Have you ever felt the stress of life made it harder for you to feel connected to yourself and your partners?
As a Licensed Marriage & Family Therapist specializing in couples and sex therapy and owner of Relational & Sexual Health Initiative, one of the primary concerns I hear from couples is about diminished intimacy and connection. The need for connection is hardwired into us as humans and a healthy couple’s sexuality includes not only intimacy, but eroticism as well.
So, what is eroticism?
Eroticism is considered the life force of connection. It integrates a sense of vitality and creativity and even mystery back into our relationships. It allows us to reconnect with that playful part of ourselves. To connect with our erotic selves, we must learn how to take emotional and sexual risks. These risks do not include crossing our own boundaries, but instead leaning into our experiences in a way that allows us to connect within ourselves and the space around us.
Relationships face many challenges in today’s modern society. With the responsibility of oscillating between so many roles it can be difficult for mothers to stay connected to a sense of self, as well as to our partners. External stressors from work to parenting to illness to overall anxiety about the current state of the world we live, can all keep us from truly feeling alive and connected. However, it is in this state of stress that eroticism may be even more important.
Eroticism can be a type of antidote to despondency, a loss of spirit, curiosity, and liveliness. A way to begin integrating eroticism can be as simple as mindfully engaging with our own senses.
Touch is one of our most basic senses. Touch can release oxytocin, the bonding hormone. This hormone is incredibly powerful and is believed to increase the experience of connection, trust, and sexual arousal.
By being present in the moment without judgment or expectation, I invite you to notice the tactile experience of touch, coming back to the sensations of temperature, pressure, and texture. How does the sand feel on your feet as you walk along the beach with your partner? Is it hot or cold? Smooth or rough? Notice the cool touch of your partner’s hand across your back. These are just a few examples of how we can bring a sense of awareness to touch and to awaken the body.
Our world is an orchestra of sound, and it can be difficult to know what to pay attention to at any given moment. What if we could slow down and truly listen to the world around us to increase connection with our partners? What might that look like? Perhaps it is singing a song together at the top of your lungs or whispering something gently into your partner’s ear.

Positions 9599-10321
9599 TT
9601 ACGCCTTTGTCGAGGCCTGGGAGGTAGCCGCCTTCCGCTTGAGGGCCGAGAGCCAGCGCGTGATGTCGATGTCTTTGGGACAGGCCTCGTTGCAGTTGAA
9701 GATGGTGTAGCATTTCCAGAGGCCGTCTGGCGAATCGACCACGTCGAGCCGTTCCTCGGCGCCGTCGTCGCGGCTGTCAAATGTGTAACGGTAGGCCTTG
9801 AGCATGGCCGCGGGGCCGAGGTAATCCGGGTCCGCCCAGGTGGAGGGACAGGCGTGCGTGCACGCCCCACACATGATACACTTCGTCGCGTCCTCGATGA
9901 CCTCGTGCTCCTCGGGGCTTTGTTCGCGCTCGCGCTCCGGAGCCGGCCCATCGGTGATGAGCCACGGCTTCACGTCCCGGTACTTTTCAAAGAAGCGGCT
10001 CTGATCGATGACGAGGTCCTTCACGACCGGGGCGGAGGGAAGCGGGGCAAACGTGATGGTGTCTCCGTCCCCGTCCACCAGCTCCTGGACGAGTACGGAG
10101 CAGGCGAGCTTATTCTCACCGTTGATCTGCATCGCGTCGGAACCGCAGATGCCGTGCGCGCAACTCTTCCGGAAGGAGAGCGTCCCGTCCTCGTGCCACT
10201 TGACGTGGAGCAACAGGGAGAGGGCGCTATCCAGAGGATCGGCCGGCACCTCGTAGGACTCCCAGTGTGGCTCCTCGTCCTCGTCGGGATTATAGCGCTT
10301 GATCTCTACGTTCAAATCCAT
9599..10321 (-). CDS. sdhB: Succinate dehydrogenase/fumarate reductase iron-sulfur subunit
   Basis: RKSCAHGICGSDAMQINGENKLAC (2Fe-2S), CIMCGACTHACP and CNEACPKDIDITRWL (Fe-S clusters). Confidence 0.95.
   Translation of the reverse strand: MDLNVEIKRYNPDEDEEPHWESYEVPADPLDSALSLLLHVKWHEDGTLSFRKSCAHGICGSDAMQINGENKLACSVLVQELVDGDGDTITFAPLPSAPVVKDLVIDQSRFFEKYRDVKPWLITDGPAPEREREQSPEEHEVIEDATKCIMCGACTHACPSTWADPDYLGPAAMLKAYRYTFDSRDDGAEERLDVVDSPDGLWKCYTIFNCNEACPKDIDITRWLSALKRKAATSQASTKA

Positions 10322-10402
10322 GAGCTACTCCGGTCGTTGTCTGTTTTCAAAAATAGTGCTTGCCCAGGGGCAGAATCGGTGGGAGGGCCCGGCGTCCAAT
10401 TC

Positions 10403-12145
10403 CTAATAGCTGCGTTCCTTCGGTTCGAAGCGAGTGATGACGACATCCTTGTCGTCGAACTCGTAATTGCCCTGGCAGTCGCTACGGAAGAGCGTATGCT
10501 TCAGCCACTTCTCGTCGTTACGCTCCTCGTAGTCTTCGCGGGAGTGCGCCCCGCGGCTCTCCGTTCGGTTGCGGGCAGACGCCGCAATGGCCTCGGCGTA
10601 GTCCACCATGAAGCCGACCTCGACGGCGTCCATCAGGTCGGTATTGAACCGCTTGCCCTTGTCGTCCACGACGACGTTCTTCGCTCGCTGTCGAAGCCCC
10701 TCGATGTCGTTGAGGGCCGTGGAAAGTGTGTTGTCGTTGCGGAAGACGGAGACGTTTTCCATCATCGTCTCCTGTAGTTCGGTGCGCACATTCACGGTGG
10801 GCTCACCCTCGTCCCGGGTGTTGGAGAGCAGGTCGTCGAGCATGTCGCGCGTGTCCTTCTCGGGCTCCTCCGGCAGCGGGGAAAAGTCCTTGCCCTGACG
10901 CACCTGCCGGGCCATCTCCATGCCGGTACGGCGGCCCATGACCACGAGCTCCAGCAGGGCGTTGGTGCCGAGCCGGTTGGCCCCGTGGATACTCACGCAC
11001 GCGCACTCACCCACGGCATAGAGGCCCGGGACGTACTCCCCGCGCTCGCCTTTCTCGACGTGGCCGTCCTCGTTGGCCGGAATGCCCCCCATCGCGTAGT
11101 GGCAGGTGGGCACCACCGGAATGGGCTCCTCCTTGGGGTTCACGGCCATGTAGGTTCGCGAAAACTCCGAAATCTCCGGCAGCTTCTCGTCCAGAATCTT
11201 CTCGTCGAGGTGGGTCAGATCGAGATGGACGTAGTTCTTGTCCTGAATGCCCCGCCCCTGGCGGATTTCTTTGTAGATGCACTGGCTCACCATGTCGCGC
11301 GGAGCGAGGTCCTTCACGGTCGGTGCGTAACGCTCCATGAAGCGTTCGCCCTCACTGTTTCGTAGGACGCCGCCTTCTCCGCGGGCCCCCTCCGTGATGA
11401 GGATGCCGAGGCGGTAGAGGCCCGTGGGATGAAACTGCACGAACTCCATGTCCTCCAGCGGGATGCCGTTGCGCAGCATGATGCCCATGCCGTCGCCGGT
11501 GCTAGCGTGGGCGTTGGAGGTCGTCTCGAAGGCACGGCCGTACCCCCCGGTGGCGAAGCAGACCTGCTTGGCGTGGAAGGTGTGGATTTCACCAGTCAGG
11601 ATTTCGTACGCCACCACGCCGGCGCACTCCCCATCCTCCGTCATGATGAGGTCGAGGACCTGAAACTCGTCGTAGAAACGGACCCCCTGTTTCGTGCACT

Our sight influences how we perceive, and our minds are designed to create meaning of the world around us. As we take in stimuli, our brains construct a narrative about what this now means for our sense of self, sense of others (relationship with partners, etc.), and our sense of the world around us.
Utilizing the power of sight can be a powerful way to slow down and feel more connected in an intentional way. Maybe it is a long gaze into our partner’s eyes or our own through the mirror. Or, trying to make a constellation from their freckles. We might try to pull off the scene from Titanic and draw our partner nude. No drawing experience required! Use your Eyes to see your partner and yourself through a different lens, one with compassion and curiosity.
Our senses can act as our brain’s memory file, bringing us back to moments and experiences. Maybe it is the smell of a relative’s cookies or grandma’s perfume. Smell and taste can be a powerful way to take us back in time to a moment of pleasure, connection, or comfort.
Is there a smell that transports you back to a moment with your partner? How can we utilize smell and taste to our advantage, enticing our senses in a way that allows our memory to experience it again and again?
Perhaps, taking a cooking class together and describing the experience of taste and smell with one another. One exercise that couples can try is to choose a food of choice, such as an orange or chocolate. Let yourselves get messy, rub it on your hands to pick up the aromas and incorporate the food in different ways (a massage, a kiss, etc.) with your partner. Next time you see that food it will have a new meaning and a shared moment of connection that you can revisit in your mind.
As mothers, we may find ourselves rushing through life. I invite you to slow down. How can you begin utilizing your senses to increase eroticism and fuel a stronger connection in your relationship? Take the risk. Your relationship will thank you.
Alyssa is a Licensed Marriage & Family Therapist and owner of Relational & Sexual Health Initiative. She holds a master’s degree in Marriage and Family Therapy and a Sex Therapy Certificate. Alyssa specializes in relationship/couples and sex therapy. She helps people work towards improved connection within themselves, their relationships, and their sexuality.
Alyssa is also trained in Emotionally Focused Therapy and Gottman Method Couples Therapy, a systemic approach that helps couples repair/manage conflict and deepen intimacy.
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